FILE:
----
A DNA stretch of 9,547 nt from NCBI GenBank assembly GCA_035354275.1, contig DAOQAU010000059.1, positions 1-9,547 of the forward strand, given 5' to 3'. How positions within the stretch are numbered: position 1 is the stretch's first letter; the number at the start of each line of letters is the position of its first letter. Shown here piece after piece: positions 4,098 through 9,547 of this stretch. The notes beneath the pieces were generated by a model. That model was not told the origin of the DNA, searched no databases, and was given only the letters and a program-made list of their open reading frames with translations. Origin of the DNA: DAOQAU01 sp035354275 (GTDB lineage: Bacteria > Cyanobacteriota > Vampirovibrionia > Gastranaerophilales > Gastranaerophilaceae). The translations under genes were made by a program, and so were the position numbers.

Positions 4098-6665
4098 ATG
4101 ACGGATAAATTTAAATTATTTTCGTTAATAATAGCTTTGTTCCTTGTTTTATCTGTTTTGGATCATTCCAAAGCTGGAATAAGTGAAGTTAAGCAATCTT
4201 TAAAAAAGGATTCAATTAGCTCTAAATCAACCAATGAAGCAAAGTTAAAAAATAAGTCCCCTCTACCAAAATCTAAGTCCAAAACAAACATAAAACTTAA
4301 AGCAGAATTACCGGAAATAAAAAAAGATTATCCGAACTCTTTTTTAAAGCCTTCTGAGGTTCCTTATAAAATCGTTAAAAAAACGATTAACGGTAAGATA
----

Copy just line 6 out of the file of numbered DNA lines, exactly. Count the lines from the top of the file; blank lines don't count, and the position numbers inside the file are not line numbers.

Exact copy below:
4301 AGCAGAATTACCGGAAATAAAAAAAGATTATCCGAACTCTTTTTTAAAGCCTTCTGAGGTTCCTTATAAAATCGTTAAAAAAACGATTAACGGTAAGATA